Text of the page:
Fuse-AI is making medical diagnosis easier with artificial intelligence. A second opinion from the Open Telekom Cloud saves radiologists time, improves the quality of their diagnoses and reduces costs.
The Hamburg-based entrepreneurs founded their start-up in 2015 and developed artificial intelligence that can detect indications of cancer – such as carcinomas – on MRI scan and assess whether a tumor is benign or malignant. And that doesn’t just save doctors time. “The biggest advantage is the improved quality of a diagnosis,” says Maximilian Waschka, one of the four Fuse-AI founders. “Our algorithm helps radiologists notice abnormalities on thousands of images more reliably.” The start-up estimates that its e-health solution can save health insurers at least 10 percent of the costs associated with MRI examinations.
“In the future, we will help to detect many common illnesses much more quickly, comprehensively, and reliably with the help of the Open Telekom Cloud," says Sabrina Reimers-Kipping, PhD biochemist and co-founder of Fuse-AI. “Not only does this reduce the workload of the doctor and the costs for the healthcare system, it also increases the chances of recovery for the patients. Because the earlier diseases are detected, the better the chance of a recovery.”
The benefits at a glance
With help from the Open Telekom Cloud we are making it easier to detect many widespread diseases more reliably and faster. We’re not just reducing the effort and costs involved, we’re also increasing a patient’s chance of recovery thanks to artificial intelligence.
Radiologists don’t have an easy job: Each day, they have to analyze several thousand x-rays and other tomographic images. A single MRI (magnetic resonance imagery) scan creates around 2,000 pictures. A diagnosis requires the utmost concentration, from the first to final image. After all, any mistake could have life-threatening consequences.
The founders of the start-up Fuse-AI want to ease this challenge with their innovative electronic health (e-health for short) solution. They have developed artificial intelligence that helps doctors detect cancer. “The goal is to give radiologists a computer-assisted second opinion that makes their job easier,” says Waschka.
The northern German start-up relies on IT resources from the Open Telekom Cloud for its extensive medical analysis. The MRI scans are sent encrypted via the Internet to Deutsche Telekom’s highly secure data centers in the eastern German state of Saxony-Anhalt, where they are then analyzed. The intelligent algorithm notes any abnormalities, adds metadata to the images and then sends it back to the radiologist’s computer system. The doctor can then use the notes and metadata to make a faster and more accurate diagnosis.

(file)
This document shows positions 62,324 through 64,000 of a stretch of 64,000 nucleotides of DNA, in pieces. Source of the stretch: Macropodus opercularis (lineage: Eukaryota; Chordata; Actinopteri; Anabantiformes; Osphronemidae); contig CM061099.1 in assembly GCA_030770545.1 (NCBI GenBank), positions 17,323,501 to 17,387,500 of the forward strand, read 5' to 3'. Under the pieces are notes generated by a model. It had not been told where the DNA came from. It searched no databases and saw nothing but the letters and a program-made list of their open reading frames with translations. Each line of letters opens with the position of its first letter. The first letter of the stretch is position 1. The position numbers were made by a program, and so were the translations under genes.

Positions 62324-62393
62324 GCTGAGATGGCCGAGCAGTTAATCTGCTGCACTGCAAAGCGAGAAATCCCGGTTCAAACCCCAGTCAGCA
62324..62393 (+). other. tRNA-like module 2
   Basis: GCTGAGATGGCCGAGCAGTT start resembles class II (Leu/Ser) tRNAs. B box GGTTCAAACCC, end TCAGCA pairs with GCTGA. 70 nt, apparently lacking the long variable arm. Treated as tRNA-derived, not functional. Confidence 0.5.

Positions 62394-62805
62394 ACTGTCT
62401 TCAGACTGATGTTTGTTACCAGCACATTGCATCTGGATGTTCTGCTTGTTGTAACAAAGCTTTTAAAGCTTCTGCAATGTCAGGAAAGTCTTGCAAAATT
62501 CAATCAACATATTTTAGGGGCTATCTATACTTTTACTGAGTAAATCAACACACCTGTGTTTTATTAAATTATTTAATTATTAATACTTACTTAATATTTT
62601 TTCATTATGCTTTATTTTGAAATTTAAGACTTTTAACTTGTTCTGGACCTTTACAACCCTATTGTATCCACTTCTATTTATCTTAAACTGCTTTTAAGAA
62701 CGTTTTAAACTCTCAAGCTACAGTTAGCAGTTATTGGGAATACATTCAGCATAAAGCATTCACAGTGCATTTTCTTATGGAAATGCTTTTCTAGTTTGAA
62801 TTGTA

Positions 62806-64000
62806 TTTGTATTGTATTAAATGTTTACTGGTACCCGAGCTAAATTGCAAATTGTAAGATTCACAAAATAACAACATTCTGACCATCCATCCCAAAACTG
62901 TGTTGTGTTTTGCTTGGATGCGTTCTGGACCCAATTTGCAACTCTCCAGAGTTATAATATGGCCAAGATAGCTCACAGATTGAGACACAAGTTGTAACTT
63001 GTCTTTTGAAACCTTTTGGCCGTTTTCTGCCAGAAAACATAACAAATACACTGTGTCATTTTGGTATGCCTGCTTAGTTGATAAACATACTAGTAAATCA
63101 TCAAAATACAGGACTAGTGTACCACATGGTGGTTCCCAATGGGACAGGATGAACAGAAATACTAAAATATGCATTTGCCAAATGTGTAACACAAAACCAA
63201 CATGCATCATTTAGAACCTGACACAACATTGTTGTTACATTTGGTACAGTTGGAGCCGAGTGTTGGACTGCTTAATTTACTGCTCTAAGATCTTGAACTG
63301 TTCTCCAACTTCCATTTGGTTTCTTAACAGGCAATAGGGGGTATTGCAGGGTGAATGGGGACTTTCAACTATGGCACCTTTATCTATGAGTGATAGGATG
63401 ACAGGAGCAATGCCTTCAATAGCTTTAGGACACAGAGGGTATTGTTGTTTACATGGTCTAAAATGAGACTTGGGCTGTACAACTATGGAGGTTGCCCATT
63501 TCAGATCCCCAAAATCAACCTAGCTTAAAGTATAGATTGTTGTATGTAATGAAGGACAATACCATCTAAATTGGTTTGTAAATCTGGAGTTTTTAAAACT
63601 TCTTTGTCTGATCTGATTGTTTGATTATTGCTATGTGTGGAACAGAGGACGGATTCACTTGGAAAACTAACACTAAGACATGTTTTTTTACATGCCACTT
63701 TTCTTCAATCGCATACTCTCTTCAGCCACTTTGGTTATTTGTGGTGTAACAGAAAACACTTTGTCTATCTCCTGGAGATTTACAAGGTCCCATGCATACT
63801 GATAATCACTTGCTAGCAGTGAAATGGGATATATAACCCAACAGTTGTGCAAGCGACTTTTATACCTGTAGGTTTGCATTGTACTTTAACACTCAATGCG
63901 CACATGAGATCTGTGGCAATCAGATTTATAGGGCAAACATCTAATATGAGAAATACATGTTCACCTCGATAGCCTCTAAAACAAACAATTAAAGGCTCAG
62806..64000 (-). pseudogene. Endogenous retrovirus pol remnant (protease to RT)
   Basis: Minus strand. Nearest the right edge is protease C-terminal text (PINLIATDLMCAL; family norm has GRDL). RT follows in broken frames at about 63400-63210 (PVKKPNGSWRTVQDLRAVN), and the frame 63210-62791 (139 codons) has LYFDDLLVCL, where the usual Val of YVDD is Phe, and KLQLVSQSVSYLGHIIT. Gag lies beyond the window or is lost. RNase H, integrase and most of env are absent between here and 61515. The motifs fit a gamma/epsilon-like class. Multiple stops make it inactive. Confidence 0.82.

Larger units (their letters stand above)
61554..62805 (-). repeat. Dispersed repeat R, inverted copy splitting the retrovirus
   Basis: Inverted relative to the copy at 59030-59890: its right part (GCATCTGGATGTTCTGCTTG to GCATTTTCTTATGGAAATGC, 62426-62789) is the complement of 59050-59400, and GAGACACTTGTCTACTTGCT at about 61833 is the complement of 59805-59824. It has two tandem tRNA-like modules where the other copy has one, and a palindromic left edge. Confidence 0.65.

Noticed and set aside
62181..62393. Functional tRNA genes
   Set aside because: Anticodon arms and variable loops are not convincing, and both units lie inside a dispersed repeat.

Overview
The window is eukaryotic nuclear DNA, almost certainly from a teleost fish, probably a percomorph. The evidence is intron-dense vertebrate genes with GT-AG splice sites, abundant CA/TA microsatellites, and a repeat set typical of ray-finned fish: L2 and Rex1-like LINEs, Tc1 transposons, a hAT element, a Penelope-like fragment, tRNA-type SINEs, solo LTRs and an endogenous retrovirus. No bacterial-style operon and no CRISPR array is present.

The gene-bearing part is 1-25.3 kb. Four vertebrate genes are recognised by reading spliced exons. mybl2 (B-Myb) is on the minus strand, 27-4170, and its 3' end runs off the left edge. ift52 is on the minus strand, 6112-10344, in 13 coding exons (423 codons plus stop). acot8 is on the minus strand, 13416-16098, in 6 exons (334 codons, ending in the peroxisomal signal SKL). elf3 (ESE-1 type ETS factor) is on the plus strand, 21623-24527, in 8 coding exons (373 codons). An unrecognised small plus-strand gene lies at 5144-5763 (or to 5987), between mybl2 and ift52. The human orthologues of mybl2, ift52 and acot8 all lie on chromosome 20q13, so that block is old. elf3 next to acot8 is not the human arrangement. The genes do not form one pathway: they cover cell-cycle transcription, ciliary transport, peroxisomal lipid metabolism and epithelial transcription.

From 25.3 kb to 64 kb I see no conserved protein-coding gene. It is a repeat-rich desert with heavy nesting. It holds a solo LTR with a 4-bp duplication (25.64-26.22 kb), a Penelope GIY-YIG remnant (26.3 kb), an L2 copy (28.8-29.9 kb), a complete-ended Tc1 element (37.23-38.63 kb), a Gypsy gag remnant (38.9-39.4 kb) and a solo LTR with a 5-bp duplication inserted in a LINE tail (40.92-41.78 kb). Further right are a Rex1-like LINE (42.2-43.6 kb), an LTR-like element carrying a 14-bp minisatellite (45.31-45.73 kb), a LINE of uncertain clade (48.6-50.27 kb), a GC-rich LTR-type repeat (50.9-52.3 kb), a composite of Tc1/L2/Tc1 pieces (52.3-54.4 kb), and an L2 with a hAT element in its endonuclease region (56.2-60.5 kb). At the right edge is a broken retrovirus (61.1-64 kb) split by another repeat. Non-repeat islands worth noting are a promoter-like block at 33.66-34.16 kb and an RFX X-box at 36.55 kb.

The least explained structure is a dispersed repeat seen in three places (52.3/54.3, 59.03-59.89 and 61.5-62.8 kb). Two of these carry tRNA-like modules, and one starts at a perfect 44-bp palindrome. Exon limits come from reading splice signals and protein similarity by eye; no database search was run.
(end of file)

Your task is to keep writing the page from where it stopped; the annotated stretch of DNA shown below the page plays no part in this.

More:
The four entrepreneurs submitted their idea to TechBoost, Deutsche Telekom’s program for promising start-ups with software-based business models, and were accepted. Since then, the company has benefited from €100,000 worth of IT resources from the Open Telekom Cloud. “The Open Telekom Cloud is a wonderful instrument giving us both the flexibility and scalability necessary to realize this kind of solution,” says Dirk Schäfer, a machine learning expert and co-founder of Fuse-AI.
But detecting carcinomas on MRI scans is just the beginning. Fuse-AI is already planning to expand into other solutions. The company’s founders have developed together with dermatologists a so-called digital dermatoscope to make skin cancer detection faster and more accurate. The principle is the same with MRI scans: The dermatoscope photographs the skin’s surface of a patient. An intelligent algorithm in the cloud then analyzes the images and the system alerts the physician to any abnormalities it discovers.
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